KAPLAN v. HAMILTON MEDICAL ASSOCIATES

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Supreme Court, Appellate Division, Second Department, New York.

Ira KAPLAN, respondent, v. HAMILTON MEDICAL ASSOCIATES, P.C., et al., appellants, et al., defendants.

Decided: June 28, 1999

DAVID S. RITTER, J.P., FRED T. SANTUCCI, LEO F. McGINITY and DANIEL F. LUCIANO, JJ. Jackson & Consumano, New York, N.Y. (Mitchel Lidowsky of counsel), for appellants Hamilton Medical Associates, P.C., and Irving Schnitzler. Bennett, Ayervais & Bertrand, P.C., New York, N.Y. (Scott C. Jarvis of counsel), for appellant Kamram Hashemi. Wilson, Elser, Moskowitz, Edelman & Dicker, New York, N.Y. (Richard E. Lerner, Linda S. Ellman, and James S. Brown of counsel), for appellants Mount Sinai Medical Center, Glenn Hammer, and Robert Phillips.

In an action to recover damages for medical malpractice, (1) the defendant Kamram Hashemi appeals, and the defendants Mount Sinai Medical Center, Glenn S. Hammer, and Robert Phillips separately appeal, as limited by their respective briefs, from so much of an order of the Supreme Court, Kings County (Levine, J.), entered September 24, 1998, as amended by an order of the same court dated October 16, 1998, as denied their respective motions for summary judgment dismissing the complaint insofar as asserted against them, and (2) the defendants Hamilton Medical Associates, P.C., and Irving Schnitzler appeal, as limited by their brief, from so much of the order dated October 16, 1998, as denied their motion for summary judgment dismissing the complaint insofar as asserted against them.

ORDERED that the appeals from the order entered September 24, 1998, are dismissed, as that order was superseded by the order dated October 16, 1998;  and it is further,

ORDERED that the order dated October 16, 1998, is reversed, on the law, the motions for summary judgment are granted, the complaint is dismissed insofar as asserted against the appellants, the order entered September 24, 1998, is vacated, and the action against the remaining defendants is severed;  and it is further,

ORDERED that the appellants, appearing separately and filing separate briefs, are awarded one bill of costs.

The affidavits of Drs. Mark Goldberger, David Holden, and Joseph Lamantia, submitted by the appellants in support of their respective motions for summary judgment, made a prima facie showing sufficient to warrant judgment in their favor as a matter of law dismissing the instant medical malpractice action insofar as asserted against them (see, Alvarez v. Prospect Hosp., 68 N.Y.2d 320, 508 N.Y.S.2d 923, 501 N.E.2d 572).   The burden then shifted to the plaintiff to lay bare his proof and demonstrate the existence of a triable issue of fact (see, Holbrook v. United Hosp. Med. Ctr., 248 A.D.2d 358, 669 N.Y.S.2d 631;  Spaeth v. Goldberg, 248 A.D.2d 704, 670 N.Y.S.2d 329;  McMahon v. Badia, 195 A.D.2d 445, 600 N.Y.S.2d 143;  Schaefer v. Marchiano, 193 A.D.2d 664, 597 N.Y.S.2d 470).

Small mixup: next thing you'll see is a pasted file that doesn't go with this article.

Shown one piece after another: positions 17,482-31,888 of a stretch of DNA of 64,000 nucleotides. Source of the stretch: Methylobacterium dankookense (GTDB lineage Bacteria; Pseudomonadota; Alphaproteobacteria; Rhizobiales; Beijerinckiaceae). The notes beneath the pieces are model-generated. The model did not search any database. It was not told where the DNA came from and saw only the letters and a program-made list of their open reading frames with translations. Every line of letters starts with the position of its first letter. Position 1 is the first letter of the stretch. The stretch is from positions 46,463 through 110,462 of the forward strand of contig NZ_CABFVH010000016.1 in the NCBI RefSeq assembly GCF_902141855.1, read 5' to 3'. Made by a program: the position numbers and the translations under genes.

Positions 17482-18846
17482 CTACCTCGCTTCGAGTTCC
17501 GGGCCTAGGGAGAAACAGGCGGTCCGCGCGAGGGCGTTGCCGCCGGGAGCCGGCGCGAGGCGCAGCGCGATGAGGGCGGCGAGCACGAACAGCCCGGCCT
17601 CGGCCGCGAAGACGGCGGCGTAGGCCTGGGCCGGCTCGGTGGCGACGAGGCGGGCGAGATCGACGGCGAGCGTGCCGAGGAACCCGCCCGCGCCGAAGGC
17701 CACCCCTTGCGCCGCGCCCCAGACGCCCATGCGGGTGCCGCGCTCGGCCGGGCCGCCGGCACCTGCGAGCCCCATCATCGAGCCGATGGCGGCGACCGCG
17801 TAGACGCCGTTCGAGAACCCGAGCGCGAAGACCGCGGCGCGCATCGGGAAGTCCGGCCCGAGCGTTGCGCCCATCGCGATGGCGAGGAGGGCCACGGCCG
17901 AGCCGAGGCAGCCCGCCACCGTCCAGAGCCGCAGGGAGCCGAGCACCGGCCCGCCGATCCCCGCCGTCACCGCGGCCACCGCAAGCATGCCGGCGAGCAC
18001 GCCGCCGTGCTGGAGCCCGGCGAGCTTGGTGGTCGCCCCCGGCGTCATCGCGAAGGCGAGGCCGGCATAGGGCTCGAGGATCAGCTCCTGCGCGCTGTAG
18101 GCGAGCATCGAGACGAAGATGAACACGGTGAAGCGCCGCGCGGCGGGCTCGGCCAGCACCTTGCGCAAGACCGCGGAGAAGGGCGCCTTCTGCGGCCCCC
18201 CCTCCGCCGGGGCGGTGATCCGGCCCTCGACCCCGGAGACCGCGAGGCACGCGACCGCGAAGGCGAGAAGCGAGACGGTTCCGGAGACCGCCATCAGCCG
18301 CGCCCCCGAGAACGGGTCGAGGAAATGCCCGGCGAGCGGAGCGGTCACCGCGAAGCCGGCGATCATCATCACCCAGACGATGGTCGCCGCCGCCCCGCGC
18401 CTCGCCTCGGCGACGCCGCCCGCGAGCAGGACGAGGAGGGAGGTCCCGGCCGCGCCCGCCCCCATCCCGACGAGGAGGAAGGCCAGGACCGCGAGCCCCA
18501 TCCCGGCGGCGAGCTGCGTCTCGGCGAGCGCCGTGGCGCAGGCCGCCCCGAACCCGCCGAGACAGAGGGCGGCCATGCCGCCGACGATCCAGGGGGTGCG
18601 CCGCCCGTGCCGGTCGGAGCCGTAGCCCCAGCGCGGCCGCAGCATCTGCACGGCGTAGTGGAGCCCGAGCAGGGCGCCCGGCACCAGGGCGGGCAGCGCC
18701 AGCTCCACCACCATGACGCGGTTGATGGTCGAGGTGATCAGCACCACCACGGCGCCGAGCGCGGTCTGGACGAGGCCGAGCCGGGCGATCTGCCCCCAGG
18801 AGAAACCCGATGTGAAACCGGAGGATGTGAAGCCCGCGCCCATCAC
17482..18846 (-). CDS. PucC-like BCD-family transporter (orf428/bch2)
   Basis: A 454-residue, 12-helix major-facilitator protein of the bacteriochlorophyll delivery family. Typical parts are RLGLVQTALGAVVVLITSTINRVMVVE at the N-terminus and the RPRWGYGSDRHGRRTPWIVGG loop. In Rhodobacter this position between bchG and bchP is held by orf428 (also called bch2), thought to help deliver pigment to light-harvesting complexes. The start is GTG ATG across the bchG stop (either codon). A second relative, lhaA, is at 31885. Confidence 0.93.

The affidavit of the plaintiff's expert merely stated in conclusory terms that the appellants should have diagnosed and treated his bacterial endocarditis sooner.   The expert did not adequately differentiate between the different appellants who treated the plaintiff at different times.   In fact, the defendant Dr. Robert Phillips, who was not consulted until after the plaintiff's emboli had formed and traveled to his brain, is not mentioned at all in the affidavit.   Moreover, the expert made conclusory statements as to the appellants' respective examinations and testing of the plaintiff based either on facts not in evidence or which directly contradicted the evidence.   The expert also failed to address the contentions of one of the appellants' experts, Dr. Mark Goldberger, that in order to prevent the plaintiff's embolism, antibiotics would have had to have been administered to the plaintiff before he presented himself to any of the appellants.   Accordingly, the affidavit was insufficient to meet the plaintiff's burden of showing a triable factual issue (see, Holbrook v. United Hosp. Med. Ctr., supra;  Spaeth v. Goldberg, supra;  Kramer v. Rosenthal, 224 A.D.2d 392, 637 N.Y.S.2d 772).

MEMORANDUM BY THE COURT.

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